Although every patient handles fears differently, one thing they all need is reassurance and comfort.
Omaha, NE (PRWEB) May 11, 2013
In recognition of National Nurses Week, Aureus Medical Group (web: aureusmedical.com), a nationwide leader in healthcare staffing, offers suggestions to those working in travel nursing jobs regarding caring for patients with fears and phobias. National Nurses Week is celebrated annually, May 6-12.
For an experienced travel nurse, dealing with anxious or nervous patients is frequently part of the job. Oftentimes, individuals seeking medical treatment have misconceptions about what to expect, which can lead to fear, whereas others may have legitimate phobias about certain routine medical procedures. Although dealing with frightened patients can be a challenge, it doesn't have to be. Every patient interaction is a learning experience, and helping individuals face their fears and overcome anxiety can be tremendously rewarding for travel nursing professionals.
Tackling fears head-on:
Many children are scared of injections. Youngsters who are particularly small might be easily intimidated by the sight of a large needle and the discomfort that can accompany receiving a shot. However, phobias about needles (trypanophobia) are far from exclusive to children, and other fears can manifest themselves during the course of a hospital stay, such as instances where IVs have to be set up or blood must be drawn for testing.
Although every patient handles fear differently, one thing they all need is reassurance and comfort. When it comes to administering shots to children, having a parent or guardian present during the procedure can be immensely beneficial.
Communication skills are vital when attempting to put a nervous – or even terrified – patient's mind at ease. Travel nurses can minimize the amount of fear a patient experiences by explaining, in detail, everything they're about to do as they do it. This can include explaining how and why an IV is being set up, or how long it will take to draw enough blood. The more information a patient has about what to expect, the more likely they are to endure the procedure as comfortably and cooperatively as possible.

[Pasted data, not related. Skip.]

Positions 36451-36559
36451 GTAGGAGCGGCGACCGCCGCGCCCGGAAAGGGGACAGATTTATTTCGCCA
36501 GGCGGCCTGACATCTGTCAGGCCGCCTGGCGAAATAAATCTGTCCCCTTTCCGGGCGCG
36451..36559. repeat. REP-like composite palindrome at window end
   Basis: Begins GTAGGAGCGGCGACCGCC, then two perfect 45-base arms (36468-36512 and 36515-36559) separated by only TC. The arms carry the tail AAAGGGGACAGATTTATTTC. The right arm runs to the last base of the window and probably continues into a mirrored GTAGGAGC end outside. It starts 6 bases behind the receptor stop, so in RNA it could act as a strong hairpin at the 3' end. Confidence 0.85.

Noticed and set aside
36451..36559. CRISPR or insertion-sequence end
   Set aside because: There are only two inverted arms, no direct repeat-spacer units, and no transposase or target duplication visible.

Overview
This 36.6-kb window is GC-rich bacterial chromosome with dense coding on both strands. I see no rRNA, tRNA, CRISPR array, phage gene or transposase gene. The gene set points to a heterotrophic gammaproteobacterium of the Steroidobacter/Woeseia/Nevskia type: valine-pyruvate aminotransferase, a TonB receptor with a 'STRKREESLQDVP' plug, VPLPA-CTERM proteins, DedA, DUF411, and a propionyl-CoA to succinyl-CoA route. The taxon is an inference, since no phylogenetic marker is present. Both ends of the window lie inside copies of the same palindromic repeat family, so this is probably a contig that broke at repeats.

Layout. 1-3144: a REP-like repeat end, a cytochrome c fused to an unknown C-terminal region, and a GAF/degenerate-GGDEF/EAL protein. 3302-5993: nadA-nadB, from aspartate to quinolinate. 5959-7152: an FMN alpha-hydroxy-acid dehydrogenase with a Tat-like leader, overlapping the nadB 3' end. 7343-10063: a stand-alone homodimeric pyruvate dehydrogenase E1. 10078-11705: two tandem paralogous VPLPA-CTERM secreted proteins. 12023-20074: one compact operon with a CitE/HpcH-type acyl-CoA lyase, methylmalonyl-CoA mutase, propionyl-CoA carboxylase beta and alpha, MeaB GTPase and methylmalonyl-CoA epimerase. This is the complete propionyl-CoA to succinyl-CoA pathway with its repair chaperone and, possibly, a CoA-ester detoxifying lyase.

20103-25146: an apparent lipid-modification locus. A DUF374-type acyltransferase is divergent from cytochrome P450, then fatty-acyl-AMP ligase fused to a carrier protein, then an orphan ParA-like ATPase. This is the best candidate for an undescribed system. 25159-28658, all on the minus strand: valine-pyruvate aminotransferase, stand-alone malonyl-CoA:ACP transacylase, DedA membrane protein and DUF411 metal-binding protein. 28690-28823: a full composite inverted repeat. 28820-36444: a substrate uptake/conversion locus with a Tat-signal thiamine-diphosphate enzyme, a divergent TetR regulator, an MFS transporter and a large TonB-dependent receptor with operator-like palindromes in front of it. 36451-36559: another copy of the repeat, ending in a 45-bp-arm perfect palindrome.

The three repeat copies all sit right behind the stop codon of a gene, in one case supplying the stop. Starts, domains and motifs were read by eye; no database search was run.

One size doesn't fit all:
Something else for travel nursing professionals to bear in mind is that patients' reactions may be based on their previous experiences and not just the procedure itself. In some cases, all it takes for a trypanophobic to start worrying is the recollection of how their last injection was handled. If a nurse had trouble finding a vein, or incorrectly set up a patent's IV, this can lead to anxiety and fear before you've even removed the cap from the hypodermic needle.
To ease this process, a travel nurse can incorporate gentle questioning into the prep routine when getting a patient ready for an injection. For example, most patients aren't afraid to mention their fear of needles, so when presented with this information, a travel nurse should ask questions about how their last shot went. If the patient responds by saying there was a problem setting up an IV or other issue, take even greater care when performing this procedure to minimize the patient's discomfort. Remember – everybody's fears are different, and what one patient may be able to handle might send another into a panic.
Celebrating small victories:
Although it's easy to focus on just getting a patient's blood drawn or vaccination administered, a travel nurse can help patients -especially younger ones -begin to overcome their fears. Once the procedure is complete, emphasize how well the patient handled their injection. Smiling and even laughing along with patients after a procedure can provide positive reinforcement and, ultimately, make their next shot more bearable.
The more positive experiences a trypanophobic has, the more likely they are to cope with the emotional and physical responses to their triggers. This will make travel nursing jobs a lot easier, and will help patients have a much more pleasant experience.